RARELY has brutal opportunism been so obvious in the politics of this benighted corner of the island.
The death this week of former Life Guards soldier Dennis Hutchings from Covid as he was being tried for the attempted murder of John Pat Cunningham in Benburb in 1974 has developed into a tawdry unionist attempt to direct the debate on legacy in the direction that they want it to go. That is to say, in the direction of stopping the ‘witch-hunt’ of ‘our boys’.
The latest public figure to become collateral damage in this desperate rearguard action to absolve the British state and its servants from the consequences of murder is the Director of Public Prosecution, whose future unionist leaders have called into question because of his decision to press ahead with the prosecution of Mr Hutchings. Calling for resignations is no longer a matter of ethics or right and wrong, it’s merely a ploy.
Not content with relying on the poor health defence of the former soldier, senior unionist figures have been claiming that no further substantive evidence against Mr Hutchings has been forthcoming, this despite the fact that the DPP has said that is simply not true.
But it is in the callous disregard for the family of the 27-year-old victim, a young man with the mental age of a seven-year-old, that unionism has most vividly displayed its cynicism. In reacting to the death of Mr Hutchings, and in extending condolences to his family and friends, the unionist parties quite deliberately omitted any mention of the man shot in the back by a soldier or soldiers to whom he posed no threat and of whom he was terribly afraid. The conclusion can only be that this was a deliberate attempt to turn this simmering pot of tension on to full boil in an attempt to energise a demoralised and disillusioned unionist electorate.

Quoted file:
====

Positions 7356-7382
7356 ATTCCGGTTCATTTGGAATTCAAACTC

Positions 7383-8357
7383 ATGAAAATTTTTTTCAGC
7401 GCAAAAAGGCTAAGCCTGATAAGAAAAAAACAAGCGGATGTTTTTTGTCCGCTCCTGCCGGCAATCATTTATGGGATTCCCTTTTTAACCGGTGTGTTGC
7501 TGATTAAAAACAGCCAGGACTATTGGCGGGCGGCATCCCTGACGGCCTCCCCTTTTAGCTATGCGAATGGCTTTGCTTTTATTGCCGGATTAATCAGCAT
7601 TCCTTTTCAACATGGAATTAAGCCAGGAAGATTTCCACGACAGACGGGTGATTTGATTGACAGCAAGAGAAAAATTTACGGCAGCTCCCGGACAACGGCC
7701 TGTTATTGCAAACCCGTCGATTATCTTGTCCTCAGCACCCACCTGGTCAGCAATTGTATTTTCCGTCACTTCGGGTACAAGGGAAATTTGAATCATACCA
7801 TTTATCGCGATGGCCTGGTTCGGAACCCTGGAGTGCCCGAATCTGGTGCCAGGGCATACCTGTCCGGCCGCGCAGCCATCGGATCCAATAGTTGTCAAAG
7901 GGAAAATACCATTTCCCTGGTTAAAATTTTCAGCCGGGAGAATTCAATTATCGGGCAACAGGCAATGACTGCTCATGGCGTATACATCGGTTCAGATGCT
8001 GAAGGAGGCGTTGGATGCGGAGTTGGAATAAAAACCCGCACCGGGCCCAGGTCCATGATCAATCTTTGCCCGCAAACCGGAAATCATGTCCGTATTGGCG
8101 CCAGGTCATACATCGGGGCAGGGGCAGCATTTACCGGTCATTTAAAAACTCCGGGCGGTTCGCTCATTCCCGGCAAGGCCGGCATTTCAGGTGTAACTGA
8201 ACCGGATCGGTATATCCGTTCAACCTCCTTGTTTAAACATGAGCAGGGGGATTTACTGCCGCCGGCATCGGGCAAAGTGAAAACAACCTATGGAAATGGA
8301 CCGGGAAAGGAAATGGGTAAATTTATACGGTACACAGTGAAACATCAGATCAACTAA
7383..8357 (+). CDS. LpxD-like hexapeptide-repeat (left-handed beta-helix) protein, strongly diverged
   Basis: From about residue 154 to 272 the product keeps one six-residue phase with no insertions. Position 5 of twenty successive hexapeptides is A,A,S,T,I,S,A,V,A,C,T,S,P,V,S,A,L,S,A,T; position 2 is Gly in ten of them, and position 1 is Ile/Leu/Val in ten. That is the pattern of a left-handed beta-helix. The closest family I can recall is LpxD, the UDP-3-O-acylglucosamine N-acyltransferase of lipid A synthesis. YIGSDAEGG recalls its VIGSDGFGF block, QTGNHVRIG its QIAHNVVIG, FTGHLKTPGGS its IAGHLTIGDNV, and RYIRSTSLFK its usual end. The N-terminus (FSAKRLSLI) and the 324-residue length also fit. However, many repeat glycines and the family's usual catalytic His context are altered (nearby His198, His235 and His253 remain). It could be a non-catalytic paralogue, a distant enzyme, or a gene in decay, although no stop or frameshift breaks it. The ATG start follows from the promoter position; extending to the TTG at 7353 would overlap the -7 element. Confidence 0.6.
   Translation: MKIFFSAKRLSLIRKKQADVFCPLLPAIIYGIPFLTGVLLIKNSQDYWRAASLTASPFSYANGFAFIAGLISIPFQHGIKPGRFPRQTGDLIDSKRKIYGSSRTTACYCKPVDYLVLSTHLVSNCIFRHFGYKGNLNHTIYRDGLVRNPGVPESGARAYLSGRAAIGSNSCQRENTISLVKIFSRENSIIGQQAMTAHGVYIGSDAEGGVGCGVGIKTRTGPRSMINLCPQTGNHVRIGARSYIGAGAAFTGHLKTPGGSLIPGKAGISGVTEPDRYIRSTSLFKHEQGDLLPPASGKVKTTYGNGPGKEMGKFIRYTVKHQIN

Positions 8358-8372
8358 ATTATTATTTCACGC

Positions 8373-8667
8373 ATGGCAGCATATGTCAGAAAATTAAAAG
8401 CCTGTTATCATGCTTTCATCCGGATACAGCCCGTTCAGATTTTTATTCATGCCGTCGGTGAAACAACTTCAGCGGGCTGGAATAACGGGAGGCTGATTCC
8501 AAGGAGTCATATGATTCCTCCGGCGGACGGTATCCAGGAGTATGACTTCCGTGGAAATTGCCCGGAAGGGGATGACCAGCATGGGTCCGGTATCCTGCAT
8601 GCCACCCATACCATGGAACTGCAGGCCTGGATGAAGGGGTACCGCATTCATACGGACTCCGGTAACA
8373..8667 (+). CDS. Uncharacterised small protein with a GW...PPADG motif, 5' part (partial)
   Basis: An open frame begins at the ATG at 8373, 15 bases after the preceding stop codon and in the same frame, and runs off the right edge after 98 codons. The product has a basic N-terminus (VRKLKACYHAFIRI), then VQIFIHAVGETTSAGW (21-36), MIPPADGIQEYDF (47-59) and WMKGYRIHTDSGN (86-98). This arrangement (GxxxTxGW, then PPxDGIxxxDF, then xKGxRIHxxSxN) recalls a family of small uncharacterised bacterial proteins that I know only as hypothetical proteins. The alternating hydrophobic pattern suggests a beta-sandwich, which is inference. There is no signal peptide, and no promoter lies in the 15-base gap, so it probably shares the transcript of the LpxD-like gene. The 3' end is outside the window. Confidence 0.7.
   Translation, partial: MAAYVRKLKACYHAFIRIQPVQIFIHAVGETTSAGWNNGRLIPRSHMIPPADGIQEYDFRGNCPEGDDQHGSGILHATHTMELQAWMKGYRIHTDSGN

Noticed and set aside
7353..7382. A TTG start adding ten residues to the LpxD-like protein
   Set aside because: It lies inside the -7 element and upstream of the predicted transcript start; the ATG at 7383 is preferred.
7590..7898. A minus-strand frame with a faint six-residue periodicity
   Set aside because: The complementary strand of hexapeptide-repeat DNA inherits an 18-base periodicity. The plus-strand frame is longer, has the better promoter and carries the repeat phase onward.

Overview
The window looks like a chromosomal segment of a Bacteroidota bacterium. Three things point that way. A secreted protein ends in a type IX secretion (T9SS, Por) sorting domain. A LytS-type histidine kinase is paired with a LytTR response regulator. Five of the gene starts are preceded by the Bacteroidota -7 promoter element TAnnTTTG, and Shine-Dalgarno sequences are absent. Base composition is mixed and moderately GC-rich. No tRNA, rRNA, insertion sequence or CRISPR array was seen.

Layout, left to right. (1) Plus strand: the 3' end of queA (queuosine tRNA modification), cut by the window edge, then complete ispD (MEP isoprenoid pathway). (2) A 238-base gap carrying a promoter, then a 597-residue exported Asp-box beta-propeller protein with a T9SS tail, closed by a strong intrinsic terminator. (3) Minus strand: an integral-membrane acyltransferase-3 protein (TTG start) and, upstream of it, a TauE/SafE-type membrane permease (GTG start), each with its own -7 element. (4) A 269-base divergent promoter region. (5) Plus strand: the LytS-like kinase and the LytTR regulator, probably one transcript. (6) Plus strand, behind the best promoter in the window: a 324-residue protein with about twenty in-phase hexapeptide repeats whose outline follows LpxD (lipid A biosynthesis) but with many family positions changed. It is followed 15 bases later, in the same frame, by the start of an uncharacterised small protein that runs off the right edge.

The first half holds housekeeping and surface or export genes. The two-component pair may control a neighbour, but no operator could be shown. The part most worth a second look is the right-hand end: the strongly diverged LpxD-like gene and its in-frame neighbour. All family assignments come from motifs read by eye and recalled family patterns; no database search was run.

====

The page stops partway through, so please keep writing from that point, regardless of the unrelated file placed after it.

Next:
Amidst this deeply unedifying spectacle, the family of John Pat Cunningham have conducted themselves with exemplary dignity and restraint. The statement they issued yesterday on the matter, outlining in cold, hard fact the truth of the case, should be required reading for all of those sounding off so loudly and ignorantly about this case; but it won’t be, because to acknowledge the reality about what was done in that field in County Tyrone all those years ago to a terrified young man, and to acknowledge the ordeal that his family have been put through in the years since, would involve senior unionists coming clean about their behaviour and their motives.
The family statement adds: “Many people will have noted that much of the negative reaction to this case within unionism and in sections of the British press has been determined by the fact that John Pat Cunningham, who posed no threat whatsoever, was an Irish Catholic.
 “It is the status of the victim that has framed the reaction, not the detail of the case. Shame on them.”
Much has changed here since 1974, but too much has remained the same.